Theoretically we should always run barefoot, but theoretically I once tried to run barefoot on an old lava bed and afterwards my feet were in terrible medical shape.
Without sensory feedback between the sole of the foot and the surface of the ground…the runner may not have the complete neural cueing to convert to a forefoot strike pattern… even the thin rubber outer sole offered some protection to the heel to allow them to land on it.
It wasn’t barefoot running that made the Tarahumara great runners, though. (They wore huaraches.) Form is what matters in running. Barefoot running can help you develop great form, but it’s merely a means to an end. If you like running without shoes, great. If you prefer something on your feet, that’s great too.
Eat and Run: My Unlikely Journey to Ultramarathon Greatness by Scott Jurek and Steve Friedman
It was five months since I discovered W.S. George’s “100-Up,” and I’d been doing the exercise regularly. In George’s essay, he says he invented the 100-Up in 1874, when he was an 16-year-old chemist’s apprentice in England and could train only during his lunch hour. By Year 2 of his experiment, the overworked lab assistant was the fastest amateur miler in England. By Year 5, he held world records in everything from the half-mile to 10 miles.
The Once and Future Way to Run by Christopher McDougall
The goal of the study was to determine how heel striking vs. forefoot striking while running might alter: 1) lower back movement, 2) peak leg acceleration, 3) impact shock attenuation (i.e., how much shock is attenuated from the shin to the head), and 4) subjective comfort.
So no matter what shoe you put on your foot (or leave off your foot), if your technique and posture is poor, you may well still be running heavily and inefficiently.
Better running form is more about feeling than thinking.
A great reminder for me, the king of overthinkers.
This is a great post by Jason Robillard on how how to get started barefoot running. It’s similar to the approach that I’m taking, though I’m spending more time barefoot walking. I’m using that time to recover from an injury and on building up strength and stability.
His more detailed “Start here” post on the Runner’s World barefoot running forum is also worth a read.
Running magazines would lead you to believe that barefoot running
reduces injury risk and potentially maximizes performance. However, it
appears that, as this is a new trend, there is simply insufficient
prospective data to say otherwise.
Rami Hashish, DPT has been doing quite a bit of research into barefoot running. Unlike Daniel Lieberman, who looked at experienced barefoot runners, Hashish has been researching novice barefoot runners.
The article links to a number of papers, not all of which I’ve read, but the conclusion seems to be that barefoot running requires a completely different form to shod running (heel strike vs. fore-or-mid-foot strike). This shifts the demand from the knee to the ankle. Novice barefoot runners will not have a sufficiently developed calf to support this. As a result, many new barefoot runners with injuries including plantar fasciitis, stress fractures and calf pain.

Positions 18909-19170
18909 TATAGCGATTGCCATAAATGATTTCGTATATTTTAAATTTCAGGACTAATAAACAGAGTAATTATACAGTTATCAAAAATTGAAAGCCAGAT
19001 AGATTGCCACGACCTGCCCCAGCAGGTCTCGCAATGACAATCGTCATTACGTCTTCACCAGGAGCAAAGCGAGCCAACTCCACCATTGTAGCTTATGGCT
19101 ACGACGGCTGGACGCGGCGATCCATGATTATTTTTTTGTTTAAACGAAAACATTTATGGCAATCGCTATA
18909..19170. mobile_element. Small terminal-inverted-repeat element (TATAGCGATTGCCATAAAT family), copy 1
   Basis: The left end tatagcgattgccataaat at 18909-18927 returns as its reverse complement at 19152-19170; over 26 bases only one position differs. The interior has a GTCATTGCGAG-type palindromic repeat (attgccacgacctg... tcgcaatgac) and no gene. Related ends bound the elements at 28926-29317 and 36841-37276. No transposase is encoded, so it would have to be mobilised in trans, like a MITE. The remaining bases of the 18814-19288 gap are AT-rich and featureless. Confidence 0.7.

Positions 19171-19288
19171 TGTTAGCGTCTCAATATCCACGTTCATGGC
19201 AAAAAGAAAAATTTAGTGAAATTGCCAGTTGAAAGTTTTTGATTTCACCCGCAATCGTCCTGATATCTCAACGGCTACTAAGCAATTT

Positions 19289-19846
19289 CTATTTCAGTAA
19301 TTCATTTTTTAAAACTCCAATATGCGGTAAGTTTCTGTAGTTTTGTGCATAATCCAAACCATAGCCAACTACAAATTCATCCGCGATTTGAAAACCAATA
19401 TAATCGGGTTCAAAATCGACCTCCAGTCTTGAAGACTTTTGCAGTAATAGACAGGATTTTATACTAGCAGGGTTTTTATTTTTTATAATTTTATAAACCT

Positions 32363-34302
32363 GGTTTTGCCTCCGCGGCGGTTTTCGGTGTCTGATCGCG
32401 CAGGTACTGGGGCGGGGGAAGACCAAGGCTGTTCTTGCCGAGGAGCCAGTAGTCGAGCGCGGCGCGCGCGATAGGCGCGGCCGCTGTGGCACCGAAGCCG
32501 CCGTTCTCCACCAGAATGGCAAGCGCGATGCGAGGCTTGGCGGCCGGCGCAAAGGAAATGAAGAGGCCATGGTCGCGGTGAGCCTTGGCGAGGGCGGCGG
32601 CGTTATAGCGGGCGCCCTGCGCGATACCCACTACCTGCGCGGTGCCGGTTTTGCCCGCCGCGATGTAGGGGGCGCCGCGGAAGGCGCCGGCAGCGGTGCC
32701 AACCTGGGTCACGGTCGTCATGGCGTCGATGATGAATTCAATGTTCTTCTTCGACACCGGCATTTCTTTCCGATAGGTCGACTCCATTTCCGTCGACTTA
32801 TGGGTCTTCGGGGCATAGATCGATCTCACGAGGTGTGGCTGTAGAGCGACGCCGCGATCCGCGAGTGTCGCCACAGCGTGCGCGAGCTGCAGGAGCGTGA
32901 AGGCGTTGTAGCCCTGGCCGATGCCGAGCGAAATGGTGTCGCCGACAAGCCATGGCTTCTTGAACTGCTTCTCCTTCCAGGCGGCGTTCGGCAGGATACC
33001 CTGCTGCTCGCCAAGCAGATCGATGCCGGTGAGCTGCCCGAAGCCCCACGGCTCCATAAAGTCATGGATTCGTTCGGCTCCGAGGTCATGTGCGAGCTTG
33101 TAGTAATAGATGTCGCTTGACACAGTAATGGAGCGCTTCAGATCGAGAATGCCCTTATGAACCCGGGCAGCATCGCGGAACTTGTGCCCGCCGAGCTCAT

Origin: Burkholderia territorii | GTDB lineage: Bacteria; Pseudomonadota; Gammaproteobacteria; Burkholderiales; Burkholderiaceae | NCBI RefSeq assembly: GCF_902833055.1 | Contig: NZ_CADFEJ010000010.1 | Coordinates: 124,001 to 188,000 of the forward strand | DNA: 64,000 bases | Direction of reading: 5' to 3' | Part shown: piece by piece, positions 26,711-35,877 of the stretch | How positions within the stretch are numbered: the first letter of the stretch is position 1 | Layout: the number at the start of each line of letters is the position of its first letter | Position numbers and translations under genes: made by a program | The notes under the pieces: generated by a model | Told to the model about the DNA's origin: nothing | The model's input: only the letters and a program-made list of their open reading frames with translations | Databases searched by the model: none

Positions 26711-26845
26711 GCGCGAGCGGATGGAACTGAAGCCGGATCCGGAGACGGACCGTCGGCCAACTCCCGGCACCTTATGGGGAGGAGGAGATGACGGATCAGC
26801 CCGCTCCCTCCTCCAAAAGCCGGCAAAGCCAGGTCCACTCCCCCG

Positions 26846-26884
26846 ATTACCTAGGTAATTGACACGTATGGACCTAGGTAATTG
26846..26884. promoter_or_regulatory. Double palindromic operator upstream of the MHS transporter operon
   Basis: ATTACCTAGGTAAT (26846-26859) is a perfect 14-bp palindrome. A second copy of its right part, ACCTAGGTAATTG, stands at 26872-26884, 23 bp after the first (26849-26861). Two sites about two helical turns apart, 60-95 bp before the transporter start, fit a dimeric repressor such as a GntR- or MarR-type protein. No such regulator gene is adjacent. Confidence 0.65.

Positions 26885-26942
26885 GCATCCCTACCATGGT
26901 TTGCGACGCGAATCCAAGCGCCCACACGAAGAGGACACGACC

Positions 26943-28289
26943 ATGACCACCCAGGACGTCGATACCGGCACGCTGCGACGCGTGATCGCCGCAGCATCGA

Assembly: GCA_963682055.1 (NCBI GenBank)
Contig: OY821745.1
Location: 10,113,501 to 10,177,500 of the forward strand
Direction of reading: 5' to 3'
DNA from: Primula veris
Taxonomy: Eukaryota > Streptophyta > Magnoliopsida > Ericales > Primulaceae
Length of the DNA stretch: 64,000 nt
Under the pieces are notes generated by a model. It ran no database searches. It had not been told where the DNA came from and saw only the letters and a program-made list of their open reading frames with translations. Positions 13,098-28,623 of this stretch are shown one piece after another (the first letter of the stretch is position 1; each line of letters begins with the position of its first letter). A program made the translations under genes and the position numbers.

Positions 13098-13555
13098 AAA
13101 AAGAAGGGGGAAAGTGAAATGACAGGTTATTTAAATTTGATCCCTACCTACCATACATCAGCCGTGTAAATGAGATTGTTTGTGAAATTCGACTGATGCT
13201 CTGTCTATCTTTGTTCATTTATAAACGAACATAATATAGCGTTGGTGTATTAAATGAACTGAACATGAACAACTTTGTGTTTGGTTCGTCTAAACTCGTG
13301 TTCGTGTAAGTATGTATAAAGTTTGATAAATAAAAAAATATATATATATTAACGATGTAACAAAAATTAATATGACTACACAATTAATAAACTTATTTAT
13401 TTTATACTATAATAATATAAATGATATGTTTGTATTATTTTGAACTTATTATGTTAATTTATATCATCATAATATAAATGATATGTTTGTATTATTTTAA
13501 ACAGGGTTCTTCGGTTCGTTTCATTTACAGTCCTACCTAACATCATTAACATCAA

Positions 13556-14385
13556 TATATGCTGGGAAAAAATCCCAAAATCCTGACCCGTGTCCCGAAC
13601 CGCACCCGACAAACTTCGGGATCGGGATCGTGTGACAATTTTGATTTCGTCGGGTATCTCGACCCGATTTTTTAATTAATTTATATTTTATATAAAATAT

Hashish’s research supports a lot of the anecdotal evidence I’ve been reading and hearing from people who have tried minimal shoes, stuck with their regular training plan and found themselves injured.
My interest in barefoot and minimalist running is to improve my form and avoid injury. Other research I’ve been reading lead me to believe that barefoot and minimalist running will help me do that, so I’m willing to put in the time to cut back on the running and retrain.
His research is a good reminder to that retraining is going to take some time, and that I need to take it slow.
“We have this idea now that all you need to run is a pair of shoes. It’s a common statement, right? Well, it turns out that’s not true. You don’t need shoes. All you need is feet.”
I’ve been researching barefoot running as one way of improving my form. Much of my reading, references Christopher McDougall’s Born to Run, which I have yet to read.But there are also a lot of references to the research done on barefoot running by Daniel Lieberman of Harvard.
His hypothesis is that humans evolved over two million years ago to run barefoot when the African forests gave way to the savannahs. Much of the research he’s done seems to support this hypothesis, showing that a forefoot strike—which is much more common among barefoot runners—generates less impact than a heel strike.
The video is a great place to start getting an understanding of how barefoot running could help contribute to an improved running form. The Nature paper he coauthoured is also fascinating, but is much more technical. I had to get to grips with a lot of vocabulary that I hadn’t encountered since studying biology in college.